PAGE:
Government Program Run by Idiots in the Pocket of Big Tobacco
The Transportation Security Administration (TSA), an arm of the U.S. Department of Homeland Security, has issued guidelines listing prohibited and allowed items which can be placed in your carry-on and checked baggage during air travel. During the early days after the 9/11 terrorist attacks many of us experienced the confiscation of toenail clippers, eyebrow pencils and other dangerous implements. With the Government's steady hand, we now have some guidelines which we can all understand. And, we can travel reassured. Or, can we?
Preparatory to a recent trip to Europe I went on the website for the TSA to make certain I was not going to inadvertently include some prohibited items in my carry-0n or checked bags. That was an issue because I was taking my bicycle to Europe and including small compressed air cartridges to inflate my tires. The compressed air cartridges slipped through okay. What amazed me, however was to discover that the TSA allowed lighters and matches in carry-on baggage. Specifically, the TSA states:
"Up to 2 lighters or 4 books of safety matches are allowed in your carry-on baggage. Disposable lighters and absorbed liquid lighters are allowed in your carry-on baggage. Strike anywhere matches are NOT permitted. If you are uncertain as to whether your lighter is prohibited, please refrain from bringing it to the airport."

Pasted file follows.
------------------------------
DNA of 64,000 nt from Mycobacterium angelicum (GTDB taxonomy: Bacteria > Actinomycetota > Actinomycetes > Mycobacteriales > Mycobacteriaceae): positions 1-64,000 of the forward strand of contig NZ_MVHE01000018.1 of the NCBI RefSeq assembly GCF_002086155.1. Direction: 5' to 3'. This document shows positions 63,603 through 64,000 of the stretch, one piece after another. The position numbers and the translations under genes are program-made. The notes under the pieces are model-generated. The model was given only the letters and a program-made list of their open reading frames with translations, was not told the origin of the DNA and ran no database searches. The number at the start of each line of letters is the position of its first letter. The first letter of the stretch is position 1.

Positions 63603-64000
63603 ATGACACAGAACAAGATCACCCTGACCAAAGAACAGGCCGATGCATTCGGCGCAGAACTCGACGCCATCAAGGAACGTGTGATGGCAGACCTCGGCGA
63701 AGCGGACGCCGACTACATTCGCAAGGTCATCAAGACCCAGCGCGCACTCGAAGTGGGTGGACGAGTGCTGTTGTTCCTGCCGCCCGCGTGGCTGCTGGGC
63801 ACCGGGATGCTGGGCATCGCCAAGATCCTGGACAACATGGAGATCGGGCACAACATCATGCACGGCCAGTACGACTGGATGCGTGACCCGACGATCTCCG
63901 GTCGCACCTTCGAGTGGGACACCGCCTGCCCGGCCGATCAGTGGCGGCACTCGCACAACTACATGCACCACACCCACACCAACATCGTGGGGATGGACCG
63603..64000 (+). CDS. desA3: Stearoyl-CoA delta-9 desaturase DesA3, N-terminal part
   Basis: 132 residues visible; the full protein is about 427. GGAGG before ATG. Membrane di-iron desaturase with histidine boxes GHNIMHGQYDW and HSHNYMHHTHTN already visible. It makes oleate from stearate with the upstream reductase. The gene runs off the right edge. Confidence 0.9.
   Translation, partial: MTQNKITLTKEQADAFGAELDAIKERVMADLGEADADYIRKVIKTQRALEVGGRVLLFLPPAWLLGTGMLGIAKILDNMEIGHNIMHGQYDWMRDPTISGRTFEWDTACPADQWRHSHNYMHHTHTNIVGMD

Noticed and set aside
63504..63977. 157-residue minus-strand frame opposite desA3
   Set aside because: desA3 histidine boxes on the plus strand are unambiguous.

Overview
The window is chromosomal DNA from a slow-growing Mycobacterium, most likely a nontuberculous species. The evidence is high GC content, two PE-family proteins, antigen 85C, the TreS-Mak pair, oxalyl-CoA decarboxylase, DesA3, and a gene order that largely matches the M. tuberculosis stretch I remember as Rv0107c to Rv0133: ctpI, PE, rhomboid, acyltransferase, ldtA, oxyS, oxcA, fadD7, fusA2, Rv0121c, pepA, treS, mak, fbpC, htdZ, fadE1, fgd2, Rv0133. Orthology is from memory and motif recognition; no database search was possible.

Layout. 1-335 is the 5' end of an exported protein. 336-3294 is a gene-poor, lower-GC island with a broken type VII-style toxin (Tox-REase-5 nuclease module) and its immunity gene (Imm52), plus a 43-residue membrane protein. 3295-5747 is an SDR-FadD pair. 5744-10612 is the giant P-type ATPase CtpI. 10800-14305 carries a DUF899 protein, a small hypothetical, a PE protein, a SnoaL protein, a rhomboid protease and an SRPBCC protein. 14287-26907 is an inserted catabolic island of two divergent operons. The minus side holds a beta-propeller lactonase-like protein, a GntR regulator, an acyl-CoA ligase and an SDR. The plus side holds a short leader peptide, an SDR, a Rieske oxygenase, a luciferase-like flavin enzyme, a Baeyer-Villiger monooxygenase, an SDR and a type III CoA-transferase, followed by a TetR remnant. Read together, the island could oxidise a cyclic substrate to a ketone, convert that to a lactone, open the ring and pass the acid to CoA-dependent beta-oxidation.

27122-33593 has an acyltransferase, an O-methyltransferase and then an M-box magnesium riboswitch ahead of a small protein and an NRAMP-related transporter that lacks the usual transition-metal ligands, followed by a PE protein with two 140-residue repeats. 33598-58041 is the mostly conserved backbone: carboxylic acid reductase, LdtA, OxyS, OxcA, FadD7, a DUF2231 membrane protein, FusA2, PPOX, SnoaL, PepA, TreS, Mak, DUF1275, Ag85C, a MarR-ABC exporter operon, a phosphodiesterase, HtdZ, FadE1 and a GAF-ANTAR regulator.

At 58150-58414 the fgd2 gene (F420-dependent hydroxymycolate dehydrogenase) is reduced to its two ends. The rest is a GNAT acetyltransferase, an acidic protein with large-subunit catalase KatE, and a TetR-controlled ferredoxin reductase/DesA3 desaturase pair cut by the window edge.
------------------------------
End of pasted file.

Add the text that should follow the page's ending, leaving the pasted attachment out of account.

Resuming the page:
Thankfully, Richard Reid, the terrorist who unsuccessfully attempted to light his shoe bomb with matches on American Airlines flight 63 from Paris to Miami, has not read the TSA bulletin. With a couple of Bic lighters in his pocket he might have been successful.
What could conceiveably motivate the TSA to permit lighters and matches to be brought into the passenger compartments of airplanes? Could it be that people are compelled to light birthday candles as soon as they exit the airplanes. Maybe, passengers want to start a small campfire in the terminal. Perhaps they are lighting matches to sterilze needles to remove pesky slivers shortly after exiting their flights.
Nope. None of the above. Lighters and matches are necessary carry-on items for people addicted to cigarettes who have to rush to the exits to light up as soon as possible after leaving their aircraft. They couldn't wait for their checked bags before lighting up. No, that would cause too much stress. A prolonged nicotine fit would result.
What could have motivated the TSA? Could it have been pressure from the tobacco companies and their cohorts in the Bush Administration and on Capitol Hill? It was either that, or a malevolent TSA employee who hopes that the next Richard Reid is successful.